Stack Overflow is a community of 4.7 million programmers, just like you, helping each other.

Join them; it only takes a minute:

Sign up
Join the Stack Overflow community to:
  1. Ask programming questions
  2. Answer and help your peers
  3. Get recognized for your expertise

I have a MS SQL database that's used to capture bandwidth stats. We have a raw data table and to improve reporting speed at different drill-down levels we aggregate and rollup data on an hourly, daily and weekly basis to separate tables.

Would a NoSQL database such as Mongo or Raven be a good candidate for this type of application?

share|improve this question

closed as not constructive by Will Dec 18 '12 at 18:55

As it currently stands, this question is not a good fit for our Q&A format. We expect answers to be supported by facts, references, or expertise, but this question will likely solicit debate, arguments, polling, or extended discussion. If you feel that this question can be improved and possibly reopened, visit the help center for guidance.If this question can be reworded to fit the rules in the help center, please edit the question.

up vote 16 down vote accepted

Different NoSQL solutions solve different problems for different uses - so first off the best thing to do is look at your problem and break it down

  • You are writing heavily to storage, therefore write speed is important to you
  • You want to perform aggregation operations on that data and have the results of that easily queryable
  • Read speed isn't that important from the sound of things, at least not in an "web application has to be really responsive for millions of people" kind of way
  • I don't know if you need dynamic queries or not

Let's look at Couch, Mongo and Raven in a very high level, generalised way


  • Fast writes
  • Fast queries (eventually consistent, pre-computed, aggregation via map/reduce)
  • Dynamic queries possible, but not really appropriate to your use case, as you're most likely going to be querying by date etc


  • Blindingly Fast writes (In my opinion dangerously, because power going off means losing data ;-))
  • Slow reads (relatively), aggregation via map/reduce, not pre-computed
  • Dynamic queries are just what_you_do, but you probably have to define indexes on your columns if you want any sort of performance on this sort of data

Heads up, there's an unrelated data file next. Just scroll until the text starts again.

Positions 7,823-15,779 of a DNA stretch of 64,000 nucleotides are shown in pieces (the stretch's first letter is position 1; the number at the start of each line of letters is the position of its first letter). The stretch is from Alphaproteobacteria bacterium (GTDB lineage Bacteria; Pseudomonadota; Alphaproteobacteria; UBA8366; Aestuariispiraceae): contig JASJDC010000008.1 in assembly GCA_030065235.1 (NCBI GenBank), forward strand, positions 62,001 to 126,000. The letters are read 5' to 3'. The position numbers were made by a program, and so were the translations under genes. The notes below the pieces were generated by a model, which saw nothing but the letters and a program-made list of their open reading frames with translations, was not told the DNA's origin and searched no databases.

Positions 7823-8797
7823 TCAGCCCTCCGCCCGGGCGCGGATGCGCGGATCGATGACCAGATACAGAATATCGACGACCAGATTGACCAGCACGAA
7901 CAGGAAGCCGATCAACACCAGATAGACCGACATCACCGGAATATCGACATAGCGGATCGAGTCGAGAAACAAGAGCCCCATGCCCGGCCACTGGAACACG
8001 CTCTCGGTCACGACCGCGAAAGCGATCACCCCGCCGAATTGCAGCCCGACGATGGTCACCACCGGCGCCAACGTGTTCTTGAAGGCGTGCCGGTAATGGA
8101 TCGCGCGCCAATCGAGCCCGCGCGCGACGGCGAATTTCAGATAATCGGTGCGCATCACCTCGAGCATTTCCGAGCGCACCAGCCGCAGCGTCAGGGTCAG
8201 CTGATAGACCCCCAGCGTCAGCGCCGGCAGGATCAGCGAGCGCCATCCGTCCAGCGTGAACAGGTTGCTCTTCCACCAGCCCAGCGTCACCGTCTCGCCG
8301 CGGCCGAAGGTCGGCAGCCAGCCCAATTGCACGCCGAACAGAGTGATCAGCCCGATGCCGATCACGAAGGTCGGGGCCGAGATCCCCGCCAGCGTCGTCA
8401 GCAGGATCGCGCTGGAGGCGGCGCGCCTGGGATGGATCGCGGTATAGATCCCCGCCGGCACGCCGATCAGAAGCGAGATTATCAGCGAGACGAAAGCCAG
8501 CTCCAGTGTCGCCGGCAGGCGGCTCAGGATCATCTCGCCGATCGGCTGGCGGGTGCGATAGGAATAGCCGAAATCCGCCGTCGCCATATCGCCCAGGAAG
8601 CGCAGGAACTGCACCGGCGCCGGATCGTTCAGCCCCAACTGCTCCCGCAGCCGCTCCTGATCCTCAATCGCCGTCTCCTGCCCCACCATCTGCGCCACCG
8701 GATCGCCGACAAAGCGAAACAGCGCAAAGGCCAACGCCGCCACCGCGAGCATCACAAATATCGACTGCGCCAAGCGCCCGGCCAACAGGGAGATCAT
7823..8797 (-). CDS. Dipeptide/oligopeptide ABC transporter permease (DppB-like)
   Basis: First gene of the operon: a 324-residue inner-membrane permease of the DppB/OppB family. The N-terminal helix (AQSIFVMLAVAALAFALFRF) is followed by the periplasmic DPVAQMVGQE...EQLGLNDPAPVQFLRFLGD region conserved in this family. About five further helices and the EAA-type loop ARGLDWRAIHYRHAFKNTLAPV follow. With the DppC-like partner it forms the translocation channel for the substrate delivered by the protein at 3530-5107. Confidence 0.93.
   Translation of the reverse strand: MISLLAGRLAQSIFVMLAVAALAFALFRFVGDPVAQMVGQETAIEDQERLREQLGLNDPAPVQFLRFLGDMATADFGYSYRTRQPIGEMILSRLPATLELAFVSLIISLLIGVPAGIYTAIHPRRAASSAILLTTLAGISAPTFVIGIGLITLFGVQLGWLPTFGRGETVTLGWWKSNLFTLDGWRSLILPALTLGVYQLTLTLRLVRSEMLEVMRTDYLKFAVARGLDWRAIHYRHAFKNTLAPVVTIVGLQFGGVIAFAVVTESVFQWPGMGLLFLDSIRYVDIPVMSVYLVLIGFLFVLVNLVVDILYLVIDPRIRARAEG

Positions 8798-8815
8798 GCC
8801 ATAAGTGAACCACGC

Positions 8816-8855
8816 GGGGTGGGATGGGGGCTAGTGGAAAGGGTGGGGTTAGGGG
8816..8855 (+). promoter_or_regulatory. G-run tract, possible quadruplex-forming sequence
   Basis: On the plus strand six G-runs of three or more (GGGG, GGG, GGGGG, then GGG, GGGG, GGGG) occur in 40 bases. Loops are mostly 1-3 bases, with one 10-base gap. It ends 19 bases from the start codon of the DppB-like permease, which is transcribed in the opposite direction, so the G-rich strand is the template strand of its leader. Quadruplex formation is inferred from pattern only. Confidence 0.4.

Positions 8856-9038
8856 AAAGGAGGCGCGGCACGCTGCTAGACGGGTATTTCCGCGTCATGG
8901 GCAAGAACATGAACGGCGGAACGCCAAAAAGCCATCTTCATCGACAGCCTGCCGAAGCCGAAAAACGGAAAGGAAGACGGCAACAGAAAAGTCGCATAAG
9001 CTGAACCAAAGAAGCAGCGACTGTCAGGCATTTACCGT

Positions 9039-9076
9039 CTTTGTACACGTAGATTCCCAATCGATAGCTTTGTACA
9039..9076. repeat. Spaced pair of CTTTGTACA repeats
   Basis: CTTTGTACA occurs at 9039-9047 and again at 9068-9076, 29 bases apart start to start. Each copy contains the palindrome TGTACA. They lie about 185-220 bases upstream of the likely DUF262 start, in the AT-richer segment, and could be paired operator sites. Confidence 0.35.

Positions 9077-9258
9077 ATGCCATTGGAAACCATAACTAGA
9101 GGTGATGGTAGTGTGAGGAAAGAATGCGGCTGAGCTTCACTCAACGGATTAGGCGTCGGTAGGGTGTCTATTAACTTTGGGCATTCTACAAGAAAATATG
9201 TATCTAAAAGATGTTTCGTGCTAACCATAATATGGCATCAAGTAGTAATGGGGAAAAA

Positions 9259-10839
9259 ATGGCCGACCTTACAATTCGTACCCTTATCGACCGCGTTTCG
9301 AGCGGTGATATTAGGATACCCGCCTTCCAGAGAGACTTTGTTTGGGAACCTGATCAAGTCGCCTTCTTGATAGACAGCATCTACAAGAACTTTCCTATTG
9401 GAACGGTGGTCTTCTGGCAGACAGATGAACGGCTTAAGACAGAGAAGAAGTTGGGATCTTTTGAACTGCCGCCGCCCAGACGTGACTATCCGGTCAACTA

• Fast writes
  • Fast-ish reads (Pre-computed, but updated only when you read (IIRC)
  • Dynamic queries not possible, all pre-defined via map or map/reduce functions

So, basically - do you need dynamic queries over this sort of data? Is the read speed incredibly important to you? If you need dynamic queries then you'll want Raven or Mongo (For this sort of thing Couch is probably not what you are looking for anyway).

FWIW, Mongo's only use case in my opinion IS for logging, so you might have an anwer there.

share|improve this answer
nice answer asking what will requirements be before choosing :) – stack72 Jan 20 '11 at 11:57
@Rob: I understand that CouchDB queries aren't pre-computed, they're lazily computed on demand, and then cached. Aside from that, +1. – skaffman Jan 20 '11 at 11:57
Isn't that what I said? That's effectively pre-computed - additional queries will combine the results so far with any changed data "but updated only when you read" – Rob Ashton Jan 20 '11 at 11:58
I'll clarify, pre-defined is probably a better word anyway – Rob Ashton Jan 20 '11 at 11:59
An option with MongoDB is to do real-time rollups using $inc and upsert - this lets you store much less data if you know how you want to rollup ahead of time. (I do 6-10 inserts per event into multiple rollup tables and it is lightning fast). Also - setup in a replica set you have minimal chance of data loss (and in 1.8 they are adding a log which will be full durability) – James Avery Jan 20 '11 at 18:43

Not the answer you're looking for? Browse other questions tagged or ask your own question.